FAYETTEVILLE – It’s never too early for Georgia Baptists to start thinking about Christmas – Christmas Backpacks, that is – and late summer back-to-school sales mean that Georgia Baptists can load up on discounts as they are loading up on backpacks for the needy.
What began in 2001 with North Lanier Baptist Church, Cumming, filling 300 shoeboxes with small items for needy children and teens at Christmas transitioned in 2012 to Christmas Backpacks — an opportunity for all Georgia Baptists to make a difference in the life of an impoverished child or teen with the gift of a backpack. The backpacks, filled with school supplies, clothing, food, hygiene items, toys, and the Christmas story, “meet physical and emotional needs and open the door to meet spiritual needs,” said Bill Barker, national director, Appalachian Mountain Ministry (AMM), Georgia Baptist Mission Board.
Throughout America, an estimated one in three children lives in poverty. The backpacks, Barker said, are one way that Georgia Baptists “can do more than just tell someone how much Jesus loves them; they can show them how much Jesus loves them.” Quite often, the hearts of parents or guardians of the children receiving the backpacks, are “softened for hearing the Gospel,” he said.
The Christmas Backpacks ministry has grown from year to year, with 5,473 backpacks collected in Georgia in 2012, the ministry’s inaugural year. The highest number of Christmas Backpacks collected in Georgia was 38,141 in 2017. Last year, Georgia Baptists collected 33,407 Christmas Backpacks. To date, Georgia has distributed 198,486 backpacks.
This year, the goal for Georgia Baptists is 35,000. The backpacks can be delivered at this year’s Georgia Baptist annual meeting, Nov. 10-12, at New Hope Baptist Church, Fayetteville. Additionally, seven other collection sites are scattered throughout the state. Some churches and associations choose to deliver their backpacks directly to ministry sites where they may have longstanding relationships.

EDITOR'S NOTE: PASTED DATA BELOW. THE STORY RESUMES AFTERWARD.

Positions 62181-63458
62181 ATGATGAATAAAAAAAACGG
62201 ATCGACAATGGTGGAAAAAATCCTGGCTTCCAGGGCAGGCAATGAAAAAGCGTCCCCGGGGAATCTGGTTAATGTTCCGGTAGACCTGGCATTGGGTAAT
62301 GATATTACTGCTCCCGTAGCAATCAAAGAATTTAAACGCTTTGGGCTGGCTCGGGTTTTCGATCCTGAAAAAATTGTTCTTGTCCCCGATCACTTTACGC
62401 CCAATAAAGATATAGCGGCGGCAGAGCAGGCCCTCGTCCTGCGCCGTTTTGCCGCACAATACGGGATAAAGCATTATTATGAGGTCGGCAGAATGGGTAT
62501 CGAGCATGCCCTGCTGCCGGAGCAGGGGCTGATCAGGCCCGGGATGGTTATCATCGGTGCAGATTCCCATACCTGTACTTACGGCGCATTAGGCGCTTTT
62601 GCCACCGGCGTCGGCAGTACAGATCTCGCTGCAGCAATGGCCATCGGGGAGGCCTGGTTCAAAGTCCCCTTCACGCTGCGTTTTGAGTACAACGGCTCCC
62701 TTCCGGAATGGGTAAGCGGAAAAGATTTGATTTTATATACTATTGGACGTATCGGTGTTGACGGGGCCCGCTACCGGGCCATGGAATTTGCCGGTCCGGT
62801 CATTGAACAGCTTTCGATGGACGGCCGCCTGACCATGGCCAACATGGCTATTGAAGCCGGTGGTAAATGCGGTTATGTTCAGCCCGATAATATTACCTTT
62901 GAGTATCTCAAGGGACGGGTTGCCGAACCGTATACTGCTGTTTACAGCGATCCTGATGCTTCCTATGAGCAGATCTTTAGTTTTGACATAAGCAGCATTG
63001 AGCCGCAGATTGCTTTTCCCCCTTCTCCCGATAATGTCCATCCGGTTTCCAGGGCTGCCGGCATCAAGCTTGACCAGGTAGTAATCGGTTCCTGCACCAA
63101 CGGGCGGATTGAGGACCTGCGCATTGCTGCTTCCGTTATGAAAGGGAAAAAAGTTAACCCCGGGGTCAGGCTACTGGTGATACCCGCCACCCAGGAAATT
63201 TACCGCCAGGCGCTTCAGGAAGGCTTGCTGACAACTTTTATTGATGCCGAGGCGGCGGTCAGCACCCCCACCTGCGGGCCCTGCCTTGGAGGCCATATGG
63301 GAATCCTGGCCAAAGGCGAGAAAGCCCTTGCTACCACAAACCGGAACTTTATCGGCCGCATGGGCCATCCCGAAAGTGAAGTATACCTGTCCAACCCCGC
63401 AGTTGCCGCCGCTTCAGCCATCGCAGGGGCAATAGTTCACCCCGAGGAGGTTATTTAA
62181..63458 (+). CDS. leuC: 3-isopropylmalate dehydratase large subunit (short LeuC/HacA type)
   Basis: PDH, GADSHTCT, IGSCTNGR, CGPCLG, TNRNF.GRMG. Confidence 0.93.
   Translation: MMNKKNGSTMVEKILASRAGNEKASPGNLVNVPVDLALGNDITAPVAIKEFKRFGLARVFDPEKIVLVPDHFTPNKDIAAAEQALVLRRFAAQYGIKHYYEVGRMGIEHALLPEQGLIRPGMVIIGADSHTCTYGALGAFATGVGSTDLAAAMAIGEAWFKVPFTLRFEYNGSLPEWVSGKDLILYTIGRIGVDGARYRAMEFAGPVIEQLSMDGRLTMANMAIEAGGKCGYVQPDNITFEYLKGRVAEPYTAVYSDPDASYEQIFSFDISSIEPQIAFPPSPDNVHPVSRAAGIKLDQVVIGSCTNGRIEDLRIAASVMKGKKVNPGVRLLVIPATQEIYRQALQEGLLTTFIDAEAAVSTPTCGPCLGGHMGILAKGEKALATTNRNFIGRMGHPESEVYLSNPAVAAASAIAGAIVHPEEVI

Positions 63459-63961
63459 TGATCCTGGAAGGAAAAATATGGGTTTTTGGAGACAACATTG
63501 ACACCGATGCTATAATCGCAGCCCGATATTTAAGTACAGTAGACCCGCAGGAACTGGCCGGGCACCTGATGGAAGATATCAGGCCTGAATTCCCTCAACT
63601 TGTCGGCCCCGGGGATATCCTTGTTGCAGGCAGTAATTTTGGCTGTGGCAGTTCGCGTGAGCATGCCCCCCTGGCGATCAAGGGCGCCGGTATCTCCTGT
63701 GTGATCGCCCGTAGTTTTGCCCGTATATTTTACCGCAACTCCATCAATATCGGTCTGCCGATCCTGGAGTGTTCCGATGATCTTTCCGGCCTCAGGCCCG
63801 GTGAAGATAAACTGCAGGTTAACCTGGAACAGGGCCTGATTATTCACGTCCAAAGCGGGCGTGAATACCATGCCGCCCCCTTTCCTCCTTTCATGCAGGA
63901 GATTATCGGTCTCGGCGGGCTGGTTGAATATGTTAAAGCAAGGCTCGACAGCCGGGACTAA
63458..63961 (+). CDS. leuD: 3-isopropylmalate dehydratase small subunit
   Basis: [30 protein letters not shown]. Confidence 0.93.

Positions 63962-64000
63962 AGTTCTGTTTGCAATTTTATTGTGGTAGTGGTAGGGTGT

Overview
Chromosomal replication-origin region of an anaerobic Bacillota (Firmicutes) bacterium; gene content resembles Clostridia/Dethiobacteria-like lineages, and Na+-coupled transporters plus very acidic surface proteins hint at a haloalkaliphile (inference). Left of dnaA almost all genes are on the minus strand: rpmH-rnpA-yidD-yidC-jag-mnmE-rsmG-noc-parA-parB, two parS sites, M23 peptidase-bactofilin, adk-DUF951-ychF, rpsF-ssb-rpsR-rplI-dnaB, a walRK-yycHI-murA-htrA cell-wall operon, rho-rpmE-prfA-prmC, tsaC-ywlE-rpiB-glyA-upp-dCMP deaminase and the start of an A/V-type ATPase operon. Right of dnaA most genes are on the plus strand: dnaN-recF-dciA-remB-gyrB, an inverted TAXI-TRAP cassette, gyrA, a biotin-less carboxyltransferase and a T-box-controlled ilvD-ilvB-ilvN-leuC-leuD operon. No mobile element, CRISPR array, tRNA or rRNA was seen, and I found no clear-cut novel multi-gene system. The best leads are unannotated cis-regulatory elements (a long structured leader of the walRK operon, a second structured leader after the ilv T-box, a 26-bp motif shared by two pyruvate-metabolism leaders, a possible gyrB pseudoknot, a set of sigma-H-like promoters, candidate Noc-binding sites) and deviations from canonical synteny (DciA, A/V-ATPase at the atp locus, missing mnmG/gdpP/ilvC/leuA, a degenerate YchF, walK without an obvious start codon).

Once collected, Georgia Baptists’ Christmas Backpacks will be delivered in impoverished areas in Kentucky, New York, and Tennessee, as well as two associations in southwest Georgia: Bethel Baptist Association and Summerhill Baptist Association, which are among the state’s top 10 counties with the highest poverty rates among children.
Each year, grateful children handwrite thank you notes for their Christmas Backpacks. The favorite item in the backpacks is food. More than once children have written that the food in the backpack is the only thing they will have to eat on Christmas day. One little boy wrote, “Thank you for the canned hotdogs. I loved ‘em. Please send me some more.”
Other state conventions joining the effort through AMM include Alabama, Louisiana, Ohio, North Carolina, South Carolina, Tennessee, Kentucky, Maryland, and the Southern Baptist Conservatives of Virginia. Additionally, backpacks are received from churches in Arkansas, Florida, Mississippi, Missouri, Texas, and Pennsylvania. Since 2012, the state conventions, combined, have collected 313,370 backpacks and recorded 9,347 professions of faith.
“Lives are being changed because someone cared enough to put together a Christmas Backpack,” Barker said.
For more information, visit the Christmas Backpacks website here.